Author(s): Matzo M, Wilkinson A, Lynn J, Gatto M, Phillips S, Matzo M, Wilkinson A, Lynn J, Gatto M, Phillips S
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Abstract Catastrophic mass casualty events, such as pandemic flu outbreaks or large-scale terrorism-related events, could yield thousands of victims whose needs would overwhelm local and regional healthcare systems, personnel, and resources. Such conditions will require deploying scarce resources in a manner that is different from the more common single-event disaster. This article introduces the topic of palliative care during a mass casualty event and reviews the major findings for a federally funded planning guide that examined palliative care issues associated with providing medical care under circumstances where resources are scarce. We focus on the role of palliative care in the support of individuals not expected to survive and offer recommendations of specific actions for a coordinated disaster response plan. Semistructured telephone discussions with disaster management experts and a group meeting of experts identified issues, roles, responsibilities, procedures, and resources that offer the benefits of integrating palliative care into disaster planning and response. The investigations identified 5 domains of concern, along with guidance: (1) the role of palliative care in a mass casualty event with resulting scarce resources; (2) the triage and ensuing treatment decisions for those "likely to die"; (3) the critical palliative care services to provide, along with the personnel and settings; (4) the pragmatic plans needed for ensuring training, supplies, and organizational or jurisdictional arrangements; and (5) unusual issues affecting palliative care under mass casualty event scenarios. Palliative care minimizes the suffering of those who die, ensures comfort, addresses their needs, and may also free up resources to optimize survival of others. Planning to provide palliative care during mass casualty events should be part of the current state and local disaster planning/training guidelines, protocols, and activities.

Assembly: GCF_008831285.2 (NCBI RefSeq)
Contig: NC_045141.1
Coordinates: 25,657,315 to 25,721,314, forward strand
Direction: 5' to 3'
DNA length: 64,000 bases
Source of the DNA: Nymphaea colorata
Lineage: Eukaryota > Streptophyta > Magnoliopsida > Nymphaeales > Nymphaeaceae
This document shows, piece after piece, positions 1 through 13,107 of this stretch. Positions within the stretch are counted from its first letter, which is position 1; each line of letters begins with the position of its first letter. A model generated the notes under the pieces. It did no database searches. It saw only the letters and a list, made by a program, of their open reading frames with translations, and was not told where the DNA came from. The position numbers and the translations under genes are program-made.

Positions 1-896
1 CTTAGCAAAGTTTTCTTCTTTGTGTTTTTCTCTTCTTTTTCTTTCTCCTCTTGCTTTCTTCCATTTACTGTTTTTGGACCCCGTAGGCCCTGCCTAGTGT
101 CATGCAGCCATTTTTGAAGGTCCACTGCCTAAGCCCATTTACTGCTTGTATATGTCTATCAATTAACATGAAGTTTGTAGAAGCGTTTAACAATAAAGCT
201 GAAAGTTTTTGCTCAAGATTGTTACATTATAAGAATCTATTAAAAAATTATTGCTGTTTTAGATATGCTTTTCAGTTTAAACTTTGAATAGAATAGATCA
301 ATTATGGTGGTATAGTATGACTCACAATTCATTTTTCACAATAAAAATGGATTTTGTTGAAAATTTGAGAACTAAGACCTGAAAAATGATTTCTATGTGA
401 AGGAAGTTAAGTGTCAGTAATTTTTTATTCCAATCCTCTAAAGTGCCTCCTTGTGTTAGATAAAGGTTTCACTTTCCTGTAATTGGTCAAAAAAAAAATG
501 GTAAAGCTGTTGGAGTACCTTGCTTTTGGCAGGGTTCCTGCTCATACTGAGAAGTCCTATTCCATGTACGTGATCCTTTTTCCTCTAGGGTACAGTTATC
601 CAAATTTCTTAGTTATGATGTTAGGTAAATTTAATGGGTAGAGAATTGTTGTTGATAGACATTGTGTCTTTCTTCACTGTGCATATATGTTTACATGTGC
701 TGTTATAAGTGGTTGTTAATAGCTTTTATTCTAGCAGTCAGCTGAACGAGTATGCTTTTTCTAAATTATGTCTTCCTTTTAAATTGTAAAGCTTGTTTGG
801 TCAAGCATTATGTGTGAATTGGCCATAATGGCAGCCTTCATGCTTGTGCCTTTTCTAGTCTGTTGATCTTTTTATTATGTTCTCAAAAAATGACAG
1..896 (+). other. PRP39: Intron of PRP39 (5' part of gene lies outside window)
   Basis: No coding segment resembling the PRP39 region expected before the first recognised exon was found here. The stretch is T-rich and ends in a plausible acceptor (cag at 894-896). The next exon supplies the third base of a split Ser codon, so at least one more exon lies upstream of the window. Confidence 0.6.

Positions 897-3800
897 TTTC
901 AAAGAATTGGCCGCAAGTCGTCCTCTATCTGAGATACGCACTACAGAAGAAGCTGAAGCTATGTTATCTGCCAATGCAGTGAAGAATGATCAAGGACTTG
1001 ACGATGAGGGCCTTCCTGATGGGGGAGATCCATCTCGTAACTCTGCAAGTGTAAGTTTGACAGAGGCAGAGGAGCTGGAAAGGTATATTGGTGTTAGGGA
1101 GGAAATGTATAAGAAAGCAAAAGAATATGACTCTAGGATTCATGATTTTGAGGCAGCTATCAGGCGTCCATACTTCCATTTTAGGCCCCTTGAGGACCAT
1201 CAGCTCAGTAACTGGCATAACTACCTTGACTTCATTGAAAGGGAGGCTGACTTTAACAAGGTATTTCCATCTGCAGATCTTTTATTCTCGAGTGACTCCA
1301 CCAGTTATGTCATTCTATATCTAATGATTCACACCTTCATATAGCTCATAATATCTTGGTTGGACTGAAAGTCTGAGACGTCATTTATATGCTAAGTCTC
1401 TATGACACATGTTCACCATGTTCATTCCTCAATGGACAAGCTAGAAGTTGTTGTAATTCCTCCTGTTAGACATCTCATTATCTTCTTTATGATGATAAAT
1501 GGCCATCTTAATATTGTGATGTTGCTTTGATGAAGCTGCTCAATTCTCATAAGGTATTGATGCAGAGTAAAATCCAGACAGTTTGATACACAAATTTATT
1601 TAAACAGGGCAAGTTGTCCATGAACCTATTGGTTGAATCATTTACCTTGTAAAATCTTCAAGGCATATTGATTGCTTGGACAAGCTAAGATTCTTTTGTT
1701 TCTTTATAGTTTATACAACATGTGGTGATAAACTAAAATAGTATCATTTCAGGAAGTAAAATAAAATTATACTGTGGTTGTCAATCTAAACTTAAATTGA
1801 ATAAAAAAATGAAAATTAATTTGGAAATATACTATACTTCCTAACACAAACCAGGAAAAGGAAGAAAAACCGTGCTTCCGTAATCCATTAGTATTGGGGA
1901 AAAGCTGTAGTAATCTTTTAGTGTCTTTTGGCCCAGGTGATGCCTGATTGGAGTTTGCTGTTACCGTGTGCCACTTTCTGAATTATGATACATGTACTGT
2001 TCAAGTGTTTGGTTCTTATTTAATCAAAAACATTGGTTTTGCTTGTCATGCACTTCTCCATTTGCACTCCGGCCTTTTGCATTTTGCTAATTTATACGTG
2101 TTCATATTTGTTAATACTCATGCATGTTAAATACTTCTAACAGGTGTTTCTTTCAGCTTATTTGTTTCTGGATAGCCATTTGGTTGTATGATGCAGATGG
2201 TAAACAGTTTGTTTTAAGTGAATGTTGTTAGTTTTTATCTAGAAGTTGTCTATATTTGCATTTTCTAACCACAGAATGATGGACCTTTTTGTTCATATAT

This article was published in Biosecur Bioterror
and referenced in Journal of Defense Management